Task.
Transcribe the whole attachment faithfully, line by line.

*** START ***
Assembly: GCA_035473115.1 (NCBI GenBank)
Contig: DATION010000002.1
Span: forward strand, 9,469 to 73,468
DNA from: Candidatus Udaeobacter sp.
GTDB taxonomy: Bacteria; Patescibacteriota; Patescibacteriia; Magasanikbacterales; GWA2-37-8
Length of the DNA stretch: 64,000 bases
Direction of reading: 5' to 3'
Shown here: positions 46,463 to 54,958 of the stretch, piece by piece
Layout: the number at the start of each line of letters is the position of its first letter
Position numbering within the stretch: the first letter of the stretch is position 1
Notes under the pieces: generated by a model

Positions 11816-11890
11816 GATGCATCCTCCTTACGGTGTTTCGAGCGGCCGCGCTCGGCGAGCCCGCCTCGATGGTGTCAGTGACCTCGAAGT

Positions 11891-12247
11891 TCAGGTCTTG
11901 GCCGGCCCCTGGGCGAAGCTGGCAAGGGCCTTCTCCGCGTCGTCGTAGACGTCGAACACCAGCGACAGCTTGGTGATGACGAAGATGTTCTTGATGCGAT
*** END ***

Assembly: GCA_035473115.1 (NCBI GenBank)
Contig: DATION010000002.1
Span: forward strand, 9,469 to 73,468
DNA from: Candidatus Udaeobacter sp.
GTDB taxonomy: Bacteria; Patescibacteriota; Patescibacteriia; Magasanikbacterales; GWA2-37-8
Length of the DNA stretch: 64,000 bases
Direction of reading: 5' to 3'
Shown here: positions 46,463 to 54,958 of the stretch, piece by piece
Layout: the number at the start of each line of letters is the position of its first letter
Position numbering within the stretch: the first letter of the stretch is position 1
Notes under the pieces: generated by a model

Positions 11816-11890
11816 GATGCATCCTCCTTACGGTGTTTCGAGCGGCCGCGCTCGGCGAGCCCGCCTCGATGGTGTCAGTGACCTCGAAGT

Positions 11891-12247
11891 TCAGGTCTTG
11901 GCCGGCCCCTGGGCGAAGCTGGCAAGGGCCTTCTCCGCGTCGTCGTAGACGTCGAACACCAGCGACAGCTTGGTGATGACGAAGATGTTCTTGATGCGAT